The UCR turned to Marcelo Torcuato de Alvear for leadership ahead of the November 1931 elections. The scion of one of Argentina's traditional landed families and President from 1922 to 1928, Alvear's alliance with Yrigoyen soured as he challenged the latter's personality cult (hence his creation of a splinter, "Antipersonalist" UCR). The seasoned Alvear, however, took care to assuage the still-popular Yrigoyen's objections by naming former Salta Province Governor Adolfo Güemes (a staunch Yrigoyen supporter) as his running mate.[2]

Concordance candidate Agustín Justo (left) and his benefactor, dictator José Félix Uriburu.

Facing a recovered and nearly-unified UCR, President Uriburu dispensed with his previous pledge to restore constitutional order and annulled the Buenos Aires Province elections. He also promoted the Argentine Civic Legion, an armed fascist organization entrusted to intimidate the opposition.[6] Alvear's establishment of a Renewal Junta helped lead to a violent July 20 clash with Uriburu's forces in Corrientes Province, which gave the President the pretext for ordering Alvear's deportation, a few days later. Deprived of their candidate, the UCR boycotted the 1931 election, though party committees in a number of provinces participated in the November polls.[5]

The support of UCR Senator Leopoldo Melo (the leader of the anti-Yrigoyen faction of the party) and Uriburu for retired General Agustín Justo as candidate resulted in the Concordance. This new, conservative alliance heeded Uriburu's sage advice during their nominating convention, sidestepping imposing landowners in favor of Justo, who had been President Alvear's War Minister in the 1920s, They picked former Córdoba Governor Julio Roca as his running mate; Roca, the son of the late PAN leader, Julio A. Roca, had led the Democratic Party of Córdoba.[5]

A National Democratic Party ballot.

The Democratic Progressive Party (PDP), known for its anti-corruption platform, nominated Senator Lisandro de la Torre, who also earned the endorsement of the Socialist Party of Argentina, a party in search of leadership following the passing of Juan B. Justo, in 1928. The alliance alienated conservatives in the PDP, however, who instead endorsed the aging Francisco A. Barroetaveña, a former Senator who ran on a UCR ticket limited to his Entre Ríos Province. Barroetaveña, who helped found the UCR in 1890, broke with Yrigoyen during the 1920s and hoped to rally the exiled Alvear's supporters behind him.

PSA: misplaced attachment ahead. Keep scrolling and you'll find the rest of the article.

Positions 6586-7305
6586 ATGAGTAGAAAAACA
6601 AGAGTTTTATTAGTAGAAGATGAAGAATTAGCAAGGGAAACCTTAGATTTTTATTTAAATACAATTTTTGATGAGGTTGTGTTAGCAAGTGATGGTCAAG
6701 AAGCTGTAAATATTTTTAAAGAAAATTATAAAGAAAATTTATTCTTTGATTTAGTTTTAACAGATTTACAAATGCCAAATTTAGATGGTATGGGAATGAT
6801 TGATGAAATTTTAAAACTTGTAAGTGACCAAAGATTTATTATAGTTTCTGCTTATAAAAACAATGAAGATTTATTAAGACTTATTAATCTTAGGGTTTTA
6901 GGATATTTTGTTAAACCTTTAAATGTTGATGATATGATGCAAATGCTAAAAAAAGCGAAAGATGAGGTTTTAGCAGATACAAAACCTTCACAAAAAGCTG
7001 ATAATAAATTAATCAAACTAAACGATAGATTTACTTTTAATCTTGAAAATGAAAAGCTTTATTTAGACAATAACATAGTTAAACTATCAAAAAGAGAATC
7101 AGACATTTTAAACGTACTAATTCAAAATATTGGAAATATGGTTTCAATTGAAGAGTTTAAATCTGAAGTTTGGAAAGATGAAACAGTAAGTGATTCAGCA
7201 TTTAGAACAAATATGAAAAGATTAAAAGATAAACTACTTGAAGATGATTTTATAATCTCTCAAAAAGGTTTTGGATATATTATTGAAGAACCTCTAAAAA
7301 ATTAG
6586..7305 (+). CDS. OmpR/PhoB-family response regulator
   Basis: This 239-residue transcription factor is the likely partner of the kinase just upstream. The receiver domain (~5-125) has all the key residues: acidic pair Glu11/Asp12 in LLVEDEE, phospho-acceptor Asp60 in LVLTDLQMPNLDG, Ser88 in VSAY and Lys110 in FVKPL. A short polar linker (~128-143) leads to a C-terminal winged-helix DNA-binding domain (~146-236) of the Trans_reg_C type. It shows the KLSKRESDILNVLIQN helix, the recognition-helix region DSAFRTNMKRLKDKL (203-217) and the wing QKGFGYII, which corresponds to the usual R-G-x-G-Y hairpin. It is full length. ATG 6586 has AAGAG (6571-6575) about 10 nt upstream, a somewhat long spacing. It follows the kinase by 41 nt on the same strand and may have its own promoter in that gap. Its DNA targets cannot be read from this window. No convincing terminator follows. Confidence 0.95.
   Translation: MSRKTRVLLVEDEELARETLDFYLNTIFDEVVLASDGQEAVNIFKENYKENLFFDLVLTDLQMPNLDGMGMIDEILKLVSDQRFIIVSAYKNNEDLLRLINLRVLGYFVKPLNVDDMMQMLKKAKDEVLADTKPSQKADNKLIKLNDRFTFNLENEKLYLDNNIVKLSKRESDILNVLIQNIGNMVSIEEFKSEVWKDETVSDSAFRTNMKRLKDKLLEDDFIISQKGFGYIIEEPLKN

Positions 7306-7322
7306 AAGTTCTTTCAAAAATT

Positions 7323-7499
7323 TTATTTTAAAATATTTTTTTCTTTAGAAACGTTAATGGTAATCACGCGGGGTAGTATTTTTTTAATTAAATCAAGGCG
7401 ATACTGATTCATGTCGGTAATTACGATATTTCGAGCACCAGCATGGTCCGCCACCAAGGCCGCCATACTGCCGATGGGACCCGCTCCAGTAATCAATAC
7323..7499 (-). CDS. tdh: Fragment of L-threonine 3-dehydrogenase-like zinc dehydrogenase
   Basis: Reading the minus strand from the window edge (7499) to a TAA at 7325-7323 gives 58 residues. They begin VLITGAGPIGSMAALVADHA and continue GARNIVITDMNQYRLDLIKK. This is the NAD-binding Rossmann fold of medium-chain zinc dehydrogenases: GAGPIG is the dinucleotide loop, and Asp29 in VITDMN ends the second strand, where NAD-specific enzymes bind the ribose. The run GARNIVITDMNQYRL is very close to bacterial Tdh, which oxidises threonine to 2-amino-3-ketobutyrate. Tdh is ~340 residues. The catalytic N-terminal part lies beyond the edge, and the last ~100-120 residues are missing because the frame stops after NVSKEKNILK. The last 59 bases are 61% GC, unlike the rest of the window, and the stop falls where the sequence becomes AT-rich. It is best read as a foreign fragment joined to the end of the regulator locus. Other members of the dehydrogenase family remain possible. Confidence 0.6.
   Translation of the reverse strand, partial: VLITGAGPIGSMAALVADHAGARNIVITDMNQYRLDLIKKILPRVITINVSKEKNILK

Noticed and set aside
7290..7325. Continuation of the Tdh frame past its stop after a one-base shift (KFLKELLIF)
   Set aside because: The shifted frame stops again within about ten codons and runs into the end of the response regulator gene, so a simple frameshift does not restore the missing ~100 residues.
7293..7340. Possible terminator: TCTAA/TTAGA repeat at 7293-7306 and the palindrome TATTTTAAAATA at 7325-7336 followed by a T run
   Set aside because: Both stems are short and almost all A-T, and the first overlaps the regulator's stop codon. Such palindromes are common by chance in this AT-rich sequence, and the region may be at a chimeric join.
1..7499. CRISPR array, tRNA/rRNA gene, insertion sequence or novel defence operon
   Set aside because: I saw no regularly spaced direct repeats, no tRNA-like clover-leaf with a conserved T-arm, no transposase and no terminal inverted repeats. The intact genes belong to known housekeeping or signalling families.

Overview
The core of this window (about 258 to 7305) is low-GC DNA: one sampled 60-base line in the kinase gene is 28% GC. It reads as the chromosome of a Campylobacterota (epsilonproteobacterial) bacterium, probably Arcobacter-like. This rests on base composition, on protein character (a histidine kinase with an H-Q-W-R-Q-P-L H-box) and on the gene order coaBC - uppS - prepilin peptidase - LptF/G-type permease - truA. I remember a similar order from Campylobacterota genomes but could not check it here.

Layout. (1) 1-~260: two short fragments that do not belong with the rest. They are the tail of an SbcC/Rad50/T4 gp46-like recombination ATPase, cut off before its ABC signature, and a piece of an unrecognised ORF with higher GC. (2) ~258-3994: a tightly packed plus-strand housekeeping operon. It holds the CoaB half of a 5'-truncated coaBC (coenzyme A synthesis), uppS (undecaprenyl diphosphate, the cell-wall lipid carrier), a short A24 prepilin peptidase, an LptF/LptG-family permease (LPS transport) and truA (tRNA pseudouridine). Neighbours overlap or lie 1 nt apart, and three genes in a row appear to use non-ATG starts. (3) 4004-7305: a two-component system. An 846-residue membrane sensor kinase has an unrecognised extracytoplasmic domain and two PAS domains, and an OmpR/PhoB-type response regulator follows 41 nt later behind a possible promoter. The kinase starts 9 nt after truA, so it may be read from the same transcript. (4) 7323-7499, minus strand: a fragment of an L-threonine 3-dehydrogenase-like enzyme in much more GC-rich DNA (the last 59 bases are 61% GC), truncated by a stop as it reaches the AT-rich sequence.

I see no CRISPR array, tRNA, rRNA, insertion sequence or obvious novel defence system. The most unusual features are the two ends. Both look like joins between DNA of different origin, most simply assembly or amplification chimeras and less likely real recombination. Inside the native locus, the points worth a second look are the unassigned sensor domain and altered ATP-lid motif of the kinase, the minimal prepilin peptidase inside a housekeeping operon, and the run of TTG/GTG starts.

Ultimately, voter intimidation and widespread irregularities helped give the National Democratic-led Concordance a sizable victory on election night. The electoral college, however, which counted the conservatives' ad hoc Lista Única (Unified List) separately, was far more closely divided: 135 for Justo, 124 for de la Torre, and 117 for the numerous UCR tickets who defied Alvear's boycott (including Barroetaveña's). As most of these splinter UCR tickets were led by conservative figures opposed to the muck-raking Senator de la Torre, their pledge of most of their 117 electors handed Justo the Presidency.[2]


  1. 1 2 Nohlen, Dieter. Elections in the Americas. Oxford University Press, 2005.
  2. 1 2 3 Todo Argentina: Fraude Patriotico (Spanish)
  3. Senado de la Nación: Histórico de Senadores (Spanish)
  4. Todo Argentina: Yrigoyen (Spanish)
  5. 1 2 3 Todo Argentina: Uriburu (Spanish)
  6. Rock, David. Authoritarian Argentina. University of California Press, 1993.
This article is issued from Wikipedia - version of the 2/3/2016. The text is available under the Creative Commons Attribution/Share Alike but additional terms may apply for the media files.